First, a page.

So, with Amanour completely removed and cunnelwort reduced to playing a bit part, what is left of any substance in the GN version? The answer is the build up to and skirmishes of the Trolltooth Wars themselves, and Darkmane’s mission to try to manipulate the wars to avoid Salamonis being swallowed-up by them (in other words, the action). Yes, these are huge parts of the original novel, but the subtleties and the real underlying plot drivers are all missing from the GN, thus presenting the story as basically a territory war with a concerned bystander. As a plot summary, the GN is fine, especially if you haven’t read the original book (think film adaptation vs source book and you have the right idea), but as an adaptation I’m not convinced that the GN really offers much. The reason the subsequent Freeway Fighter GN seemed to work better was that it was new material rather than a reduction to the bare bones of existing material, which is where The Trolltooth Wars GN falls down. Admittedly, it makes for a fast-moving and tight GN, but then the source book is also tight and fast-moving, but still manages to offer far more in terms of lore and colourful expansion.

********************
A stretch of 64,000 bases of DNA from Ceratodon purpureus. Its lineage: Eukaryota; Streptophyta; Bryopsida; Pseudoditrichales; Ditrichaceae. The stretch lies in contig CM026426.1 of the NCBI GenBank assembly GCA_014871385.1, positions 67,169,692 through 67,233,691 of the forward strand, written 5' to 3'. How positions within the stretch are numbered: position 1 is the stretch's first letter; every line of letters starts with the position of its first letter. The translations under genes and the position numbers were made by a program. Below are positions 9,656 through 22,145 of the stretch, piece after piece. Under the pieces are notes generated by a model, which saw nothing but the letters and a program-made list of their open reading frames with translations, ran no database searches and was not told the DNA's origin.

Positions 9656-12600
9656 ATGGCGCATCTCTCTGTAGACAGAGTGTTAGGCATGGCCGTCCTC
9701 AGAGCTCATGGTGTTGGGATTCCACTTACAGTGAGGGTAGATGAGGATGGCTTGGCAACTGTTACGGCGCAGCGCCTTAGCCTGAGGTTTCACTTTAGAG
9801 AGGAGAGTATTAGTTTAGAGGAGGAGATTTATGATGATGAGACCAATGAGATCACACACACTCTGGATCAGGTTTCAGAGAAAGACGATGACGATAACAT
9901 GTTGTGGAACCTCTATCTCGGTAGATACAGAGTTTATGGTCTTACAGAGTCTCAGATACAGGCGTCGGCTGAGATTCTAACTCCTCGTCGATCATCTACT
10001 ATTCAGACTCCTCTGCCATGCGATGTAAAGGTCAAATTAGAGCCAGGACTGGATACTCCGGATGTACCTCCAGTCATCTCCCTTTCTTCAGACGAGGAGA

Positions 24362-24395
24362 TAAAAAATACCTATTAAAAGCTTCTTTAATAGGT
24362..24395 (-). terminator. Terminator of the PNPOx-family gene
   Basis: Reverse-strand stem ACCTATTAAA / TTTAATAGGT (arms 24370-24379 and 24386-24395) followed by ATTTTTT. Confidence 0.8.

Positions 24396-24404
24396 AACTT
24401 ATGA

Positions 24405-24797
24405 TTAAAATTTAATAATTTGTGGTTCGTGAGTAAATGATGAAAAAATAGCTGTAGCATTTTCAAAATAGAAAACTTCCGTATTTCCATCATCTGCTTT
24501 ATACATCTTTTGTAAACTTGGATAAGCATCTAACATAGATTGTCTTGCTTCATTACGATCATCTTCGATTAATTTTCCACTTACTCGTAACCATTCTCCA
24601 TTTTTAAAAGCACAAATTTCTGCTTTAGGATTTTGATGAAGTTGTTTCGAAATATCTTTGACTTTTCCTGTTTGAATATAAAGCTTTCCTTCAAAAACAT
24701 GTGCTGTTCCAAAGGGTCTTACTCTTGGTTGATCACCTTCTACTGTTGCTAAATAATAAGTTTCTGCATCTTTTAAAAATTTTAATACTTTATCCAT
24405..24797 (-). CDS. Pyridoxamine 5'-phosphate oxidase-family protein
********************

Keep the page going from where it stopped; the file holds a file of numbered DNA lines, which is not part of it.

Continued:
I do find myself wondering what, other than distilling and summarising the plot, Montgomery actually did when he put this together. Rather handily, the answer is in the supplementary material in the back of the GN, where he explains what goes into adapting a novel into a graphic novel. This is an interesting insight into the process involved and does help explain why so much of the book was excised for those who aren’t regular readers of the GN medium. However, I have read many novel-based GNs that do manage to incorporate all the background in one way or another so it’s a shame this could not have somehow happened with Montgomery’s version, notwithstanding the restrictions of time, art budget, and the practicality of having a two-inch thick GN as the finished product. On the subject of size, it has to be said that I was surprised to see just how small the finished GN is. Most trade paperback GNs are roughly A4-sized, but The Trolltooth Wars is closer to oversized A5 and is disappointingly small. The art plates are not in any way reduced though which is good to see, instead the overall effect is less impactful than it could have been had it been larger format, and we lose a whole load of textual substance.